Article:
On Fox's new show The Chicago Code, premiering February 7, Jennifer Beals plays the no-nonsense Police Superintendent of Chicago, fighting corruption and City Hall.
In real life Beals, known for iconic performances in Flashdance and The L Word, is also fighting City Hall in Chicago. "Chicago doesn't recycle," she says emphatically. "At the Art Institute of Chicago -- one of my favorite museums -- they won't let you bring in plastic bottles and they don't have any recycling containers. You just have to throw them away. How can that be?" Beals, a native of Chicago, is talking to the Illinois Governor's office to see what can be done. "The notion of throwing out a plastic bottle is so awful to me," she confesses. "There is a real correlation between art and architecture and recycling. But my friends are cynical, saying, 'Good luck with that recycling thing.'" She has thought it through, though, and talks about ways to make recycling financially feasible for all.
Jennifer Beal's character on The Chicago Code is similarly strategic. Superintendent Teresa Colvin is smart, focused and dedicated to rooting out the mob bosses who run the city. "Hopefulness based in reality is something that Teresa nourishes," says Beals thoughtfully. Both the actress and the character reflect the city in which they grew up and which they both appear to love. Beal reflects, "Chicago is two opposites -- a brazen earthbound confident persona of a city, not dependent on either coast. But it's also very sophisticated and connected to the rest of the world. And people have a great deal of access to their political system." The show is shot in Chicago, a place Beals knows well having grown up on both the South Side and North Side, or "Cubs and Socks" as she puts it.
Portraying a woman leading the Chicago police force required a great deal of research on Jennifer's part: "I tried to imagine what it would be like to be superintendent here. I asked male officers what it would take for them to accept a woman superintendent. They said it was important for me to have come up in the system and to truly understand it." And, she adds, "It was a balancing act every day. Teresa leads with a more masculine leadership approach. She's not as inclusive as she could be, not as nurturing. She goes in with guns drawn. I had to figure out how she could stay close to her team without seeming weak or sexually inappropriate."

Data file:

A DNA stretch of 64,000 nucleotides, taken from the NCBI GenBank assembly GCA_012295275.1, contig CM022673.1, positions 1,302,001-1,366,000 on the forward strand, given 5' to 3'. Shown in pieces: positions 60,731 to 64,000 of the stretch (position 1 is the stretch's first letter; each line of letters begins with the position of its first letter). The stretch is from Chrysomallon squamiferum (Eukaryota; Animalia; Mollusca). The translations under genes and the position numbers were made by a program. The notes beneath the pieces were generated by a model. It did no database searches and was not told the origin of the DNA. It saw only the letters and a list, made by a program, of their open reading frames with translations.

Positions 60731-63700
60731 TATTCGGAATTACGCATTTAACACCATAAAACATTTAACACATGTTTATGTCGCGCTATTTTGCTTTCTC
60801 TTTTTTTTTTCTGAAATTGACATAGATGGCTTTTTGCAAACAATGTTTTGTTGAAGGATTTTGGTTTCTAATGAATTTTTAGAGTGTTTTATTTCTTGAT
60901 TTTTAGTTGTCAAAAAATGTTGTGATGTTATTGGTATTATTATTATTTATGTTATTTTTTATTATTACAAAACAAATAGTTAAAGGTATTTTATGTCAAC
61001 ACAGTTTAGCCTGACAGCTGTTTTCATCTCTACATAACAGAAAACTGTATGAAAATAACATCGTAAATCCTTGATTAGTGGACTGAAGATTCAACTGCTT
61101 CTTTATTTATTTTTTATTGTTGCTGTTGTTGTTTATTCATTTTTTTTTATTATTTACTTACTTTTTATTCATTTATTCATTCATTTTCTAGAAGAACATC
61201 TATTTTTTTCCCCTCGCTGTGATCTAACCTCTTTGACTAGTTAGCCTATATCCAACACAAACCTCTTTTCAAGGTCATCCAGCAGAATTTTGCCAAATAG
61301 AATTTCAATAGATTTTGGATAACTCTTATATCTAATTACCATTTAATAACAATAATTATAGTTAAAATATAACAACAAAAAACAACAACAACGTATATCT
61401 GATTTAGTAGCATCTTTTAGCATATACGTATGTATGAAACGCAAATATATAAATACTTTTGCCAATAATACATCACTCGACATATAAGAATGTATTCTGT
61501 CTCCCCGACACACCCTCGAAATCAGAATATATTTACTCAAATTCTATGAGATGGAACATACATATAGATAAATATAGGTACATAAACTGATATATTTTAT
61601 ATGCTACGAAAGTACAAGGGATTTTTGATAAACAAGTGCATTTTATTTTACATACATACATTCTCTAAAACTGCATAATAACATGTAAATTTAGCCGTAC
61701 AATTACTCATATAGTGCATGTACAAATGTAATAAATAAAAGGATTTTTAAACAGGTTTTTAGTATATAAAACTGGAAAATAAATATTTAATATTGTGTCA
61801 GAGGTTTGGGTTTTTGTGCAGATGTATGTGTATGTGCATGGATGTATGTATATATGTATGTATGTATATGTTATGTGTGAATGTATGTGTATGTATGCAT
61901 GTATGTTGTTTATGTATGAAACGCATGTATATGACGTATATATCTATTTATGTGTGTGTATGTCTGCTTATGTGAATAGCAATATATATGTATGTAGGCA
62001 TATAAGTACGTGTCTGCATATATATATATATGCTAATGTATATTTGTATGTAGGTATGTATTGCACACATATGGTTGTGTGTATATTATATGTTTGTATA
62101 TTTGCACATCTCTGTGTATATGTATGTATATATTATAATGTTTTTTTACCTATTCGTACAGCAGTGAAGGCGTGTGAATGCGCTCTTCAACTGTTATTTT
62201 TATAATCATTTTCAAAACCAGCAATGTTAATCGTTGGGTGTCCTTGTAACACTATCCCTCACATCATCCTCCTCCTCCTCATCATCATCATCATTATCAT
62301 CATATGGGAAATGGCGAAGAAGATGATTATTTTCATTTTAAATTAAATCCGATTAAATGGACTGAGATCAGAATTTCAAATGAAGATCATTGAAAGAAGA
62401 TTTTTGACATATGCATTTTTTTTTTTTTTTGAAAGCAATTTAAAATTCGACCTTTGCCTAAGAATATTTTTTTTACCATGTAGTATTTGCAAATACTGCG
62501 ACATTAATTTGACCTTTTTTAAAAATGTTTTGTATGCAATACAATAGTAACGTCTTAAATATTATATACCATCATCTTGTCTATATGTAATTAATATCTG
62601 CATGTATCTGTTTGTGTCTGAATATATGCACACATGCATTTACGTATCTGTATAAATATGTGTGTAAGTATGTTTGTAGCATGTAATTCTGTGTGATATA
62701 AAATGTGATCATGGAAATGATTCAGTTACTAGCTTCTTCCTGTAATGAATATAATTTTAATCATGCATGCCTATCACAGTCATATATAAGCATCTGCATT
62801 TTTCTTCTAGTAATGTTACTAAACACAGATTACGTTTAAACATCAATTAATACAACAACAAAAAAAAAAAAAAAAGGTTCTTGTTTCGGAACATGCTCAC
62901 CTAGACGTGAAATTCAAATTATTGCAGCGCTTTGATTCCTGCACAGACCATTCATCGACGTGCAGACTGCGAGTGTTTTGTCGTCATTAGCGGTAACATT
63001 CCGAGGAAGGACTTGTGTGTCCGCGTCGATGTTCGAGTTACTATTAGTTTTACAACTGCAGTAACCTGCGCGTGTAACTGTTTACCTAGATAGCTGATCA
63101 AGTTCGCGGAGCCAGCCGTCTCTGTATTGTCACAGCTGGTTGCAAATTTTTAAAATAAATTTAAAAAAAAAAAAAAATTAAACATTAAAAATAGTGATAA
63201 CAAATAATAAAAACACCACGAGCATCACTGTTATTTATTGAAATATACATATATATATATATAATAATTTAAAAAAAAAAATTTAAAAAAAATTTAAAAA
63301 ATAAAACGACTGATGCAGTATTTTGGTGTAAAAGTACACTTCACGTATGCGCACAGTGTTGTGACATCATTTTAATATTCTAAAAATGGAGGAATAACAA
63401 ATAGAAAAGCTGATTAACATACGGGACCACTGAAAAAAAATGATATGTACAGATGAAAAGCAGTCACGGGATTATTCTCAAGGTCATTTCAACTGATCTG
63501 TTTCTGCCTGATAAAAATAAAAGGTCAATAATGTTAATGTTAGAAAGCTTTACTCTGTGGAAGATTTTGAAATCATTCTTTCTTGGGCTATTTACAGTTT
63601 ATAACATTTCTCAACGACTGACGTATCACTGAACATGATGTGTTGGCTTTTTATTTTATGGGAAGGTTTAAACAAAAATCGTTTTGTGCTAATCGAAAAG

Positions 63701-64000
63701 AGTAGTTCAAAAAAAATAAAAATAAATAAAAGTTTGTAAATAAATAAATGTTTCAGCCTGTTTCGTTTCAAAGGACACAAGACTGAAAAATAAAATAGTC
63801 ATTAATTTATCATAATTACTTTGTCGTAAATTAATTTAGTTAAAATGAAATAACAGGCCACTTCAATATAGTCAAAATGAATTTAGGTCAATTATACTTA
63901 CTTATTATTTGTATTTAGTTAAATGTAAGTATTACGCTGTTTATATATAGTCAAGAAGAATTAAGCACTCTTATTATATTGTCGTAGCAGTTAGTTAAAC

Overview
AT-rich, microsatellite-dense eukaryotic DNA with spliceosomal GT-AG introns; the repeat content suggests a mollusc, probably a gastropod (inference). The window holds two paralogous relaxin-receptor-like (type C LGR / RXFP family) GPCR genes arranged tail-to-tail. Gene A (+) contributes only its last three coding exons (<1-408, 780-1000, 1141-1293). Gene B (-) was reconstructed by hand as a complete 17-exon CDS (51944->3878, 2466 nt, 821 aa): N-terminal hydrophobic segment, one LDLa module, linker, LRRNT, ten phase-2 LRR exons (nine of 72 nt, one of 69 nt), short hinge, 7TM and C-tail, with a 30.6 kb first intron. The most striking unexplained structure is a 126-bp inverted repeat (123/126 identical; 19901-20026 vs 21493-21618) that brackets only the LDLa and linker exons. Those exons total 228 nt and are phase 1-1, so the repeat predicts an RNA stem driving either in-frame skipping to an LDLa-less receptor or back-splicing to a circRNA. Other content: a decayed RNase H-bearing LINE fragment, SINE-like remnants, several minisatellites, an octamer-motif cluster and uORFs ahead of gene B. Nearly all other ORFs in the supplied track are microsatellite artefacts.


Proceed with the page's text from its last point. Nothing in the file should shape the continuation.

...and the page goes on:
The show is complex, character-driven and smart. And Beals' character has some fascinating interactions with her former beat partner played by actor Jason Clarke. "It's interesting to see how she negotiates power," comments Beals. "She and her ex-partner clearly respect each other and will tell each other the truth even if it hurts. They also clearly love each other but you're not sure how."
Because Chicago's backroom politics are part of the action, the city doesn't come off in the best light. But Jennifer Beals says that's fine with her, "Any Chicago native who thinks Chicago is cast in a golden light has lived under a rock." And yet she clearly loves the city and was excited to spend time in her hometown while filming the first 13 episodes, spending time with her mother and childhood friends. The show is written and executive-produced by The Shield's Shawn Ryan, who grew up in Rockford, IL.
Beals laughs when asked if her fiercely loyal fans from Showtime's The L Word will flock to see her on a cop show. "I don't know, but I think they'll like the uniform," she says. Now that the first episodes of the show are completed, Beals in busy reading scripts, swimming, caring for her daughter and learning to play the piano. She is also, she says, researching recycling.